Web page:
and had normal air contents.
The compressive strength and modulus of elasticity for the
three mixes were determined at 28 days using 100 x 200-mm
cylinders per ASTM C 39 and C 469. Beams (100 x 100 x
350 mm) were also cast and tested per ASTM C 78 for mod-
ulus of rupture. Averaged results for six specimens are given
in Table 4. Normal strength, midstrength, and high-strength
mixes had developed average compressive strengths of 40,
52, and 85 MPa, respectively, on the 28th day. These mixes
also had widely different moduli of elasticity and rupture.
The pullout tests were performed using the specimens
shown in Fig. 1 with the dimension shown in Fig. 2. The
specimens were cast in two parts. The lower part was cast
first, with the fiber embedded in it, and allowed to cure for Fig. 2Schematic of pullout test (1 in. = 25.4 mm)
24 hr. Once hardened, concrete was poured in the upper part
and the assembly was further cured for a period of 28 days
until tested. Pullout tests were performed in a 150-kN floor- The load and slip data were digitally recorded using a 16-bit
mounted testing machine, as shown in Fig. 1. Load was ap- data acquisition system operating at a frequency of 10 Hz.
plied at a cross-arm travel rate of 0.5 mm/min and the ap- Fibers were inclined in the specimens with respect to the
plied load-versus-fiber slip curves were recorded. Fiber slips direction of loading at 0, 15, 30, 45, and 60 deg (angle in
were measured by two LVDT transducers (one coarse with a Fig. 2). Six specimens were tested in each category, giving a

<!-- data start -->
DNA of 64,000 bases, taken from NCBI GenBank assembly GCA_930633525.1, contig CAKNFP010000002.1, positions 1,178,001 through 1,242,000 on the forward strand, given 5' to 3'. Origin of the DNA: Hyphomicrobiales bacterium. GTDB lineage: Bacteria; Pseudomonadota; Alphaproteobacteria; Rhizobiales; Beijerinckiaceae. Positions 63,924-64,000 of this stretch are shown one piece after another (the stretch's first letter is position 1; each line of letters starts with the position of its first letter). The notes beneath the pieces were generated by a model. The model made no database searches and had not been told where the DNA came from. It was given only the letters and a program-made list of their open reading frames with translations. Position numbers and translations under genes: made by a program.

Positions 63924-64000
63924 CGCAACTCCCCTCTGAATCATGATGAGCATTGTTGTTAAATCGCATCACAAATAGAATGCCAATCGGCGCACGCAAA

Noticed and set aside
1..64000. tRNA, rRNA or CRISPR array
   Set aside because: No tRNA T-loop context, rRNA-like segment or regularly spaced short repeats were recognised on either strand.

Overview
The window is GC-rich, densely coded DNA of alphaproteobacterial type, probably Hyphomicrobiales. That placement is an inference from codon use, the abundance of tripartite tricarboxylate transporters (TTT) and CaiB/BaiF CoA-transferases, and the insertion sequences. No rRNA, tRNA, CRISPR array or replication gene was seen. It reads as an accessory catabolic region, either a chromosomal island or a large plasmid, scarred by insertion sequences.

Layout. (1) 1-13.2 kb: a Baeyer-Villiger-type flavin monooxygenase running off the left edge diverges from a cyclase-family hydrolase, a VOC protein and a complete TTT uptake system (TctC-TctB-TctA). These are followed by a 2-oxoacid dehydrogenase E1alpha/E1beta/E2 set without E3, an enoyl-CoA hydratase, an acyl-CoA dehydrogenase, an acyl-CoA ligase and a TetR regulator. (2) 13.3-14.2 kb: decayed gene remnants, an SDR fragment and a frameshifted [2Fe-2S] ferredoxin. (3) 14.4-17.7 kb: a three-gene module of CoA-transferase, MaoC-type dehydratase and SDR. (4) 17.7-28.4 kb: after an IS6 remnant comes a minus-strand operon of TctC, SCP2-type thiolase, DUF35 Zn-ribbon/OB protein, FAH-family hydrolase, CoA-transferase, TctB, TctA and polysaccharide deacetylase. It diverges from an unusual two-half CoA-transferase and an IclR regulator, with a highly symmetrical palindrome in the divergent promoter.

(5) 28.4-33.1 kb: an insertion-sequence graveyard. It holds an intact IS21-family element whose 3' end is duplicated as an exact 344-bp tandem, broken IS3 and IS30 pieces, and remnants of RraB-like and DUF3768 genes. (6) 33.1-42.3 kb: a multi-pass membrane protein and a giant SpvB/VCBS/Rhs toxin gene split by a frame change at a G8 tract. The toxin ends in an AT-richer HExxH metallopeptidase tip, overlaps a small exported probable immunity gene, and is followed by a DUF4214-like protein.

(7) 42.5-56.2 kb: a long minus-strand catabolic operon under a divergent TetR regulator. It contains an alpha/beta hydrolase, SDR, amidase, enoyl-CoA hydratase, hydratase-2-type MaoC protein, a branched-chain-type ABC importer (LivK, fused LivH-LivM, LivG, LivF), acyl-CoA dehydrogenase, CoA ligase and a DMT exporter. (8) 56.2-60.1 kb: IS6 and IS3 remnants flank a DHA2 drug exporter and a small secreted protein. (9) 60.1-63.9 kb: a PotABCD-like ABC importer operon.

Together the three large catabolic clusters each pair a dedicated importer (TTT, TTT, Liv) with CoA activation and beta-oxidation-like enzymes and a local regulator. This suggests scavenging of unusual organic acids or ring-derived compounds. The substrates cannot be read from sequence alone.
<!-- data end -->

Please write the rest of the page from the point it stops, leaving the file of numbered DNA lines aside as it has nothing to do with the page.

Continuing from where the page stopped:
total travel of 25 mm and the other fine with a total travel of total of 270 specimens (6 specimens x 3 mixes x 3 fiber ge-
1 mm). The fine LVDT facilitated accurate measurements in ometries x 5 inclinations).
the initial elastic portion of the load-versus-slip curve, where As part of the larger program, fiber reinforced concrete
the expected slips were only a small fraction of a millimeter. beams were also cast and toughness tests were performed per
ACI Materials Journal / September-October 1994 437
Fig. 3Prepeak bond-slip curves for aligned fibers F1, F2, and F3 in normal and high-
strength matrixes (1 kip = 4.448 kN; 1 in. = 25.4 mm)

Fig. 4Bond-slip curves for hooked-end fiber F1 in normal strength matrix at various
inclination angles (1 kip = 4.448 kN; 1 in. = 25.4 mm)

ASTM C 1018 and JSCE SF-4. Results from the toughness batch variations in the initial slope values were observed to
tests will be discussed in light of the pullout test data in the be smaller than those normally reported for smooth fibers.16
second part of this paper. Assuming that the load at the BOP corresponds to the break-
age of the elastic fiber-matrix bond, average interfacial bond
RESULTS AND DISCUSSION strength values between 2 and 8 MPa were calculated; the
Prepeak bond-slip characteristics higher values corresponded to highly deformed fibers pull-
Representative prepeak bond-slip curves for the three fi-
bers are shown in Fig. 3 for normal and high-strength matrix- ing out of high-strength matrixes. In the case of a highly de-
es. The pullout curves had a distinct linear initial portion formed fiber like F2, one may expect a much bigger core of
terminating in a bend over point (BOP) at which nonlinear concrete surrounding the fiber to take part in the process of
behavior began. stress transfer, giving higher values of the apparent average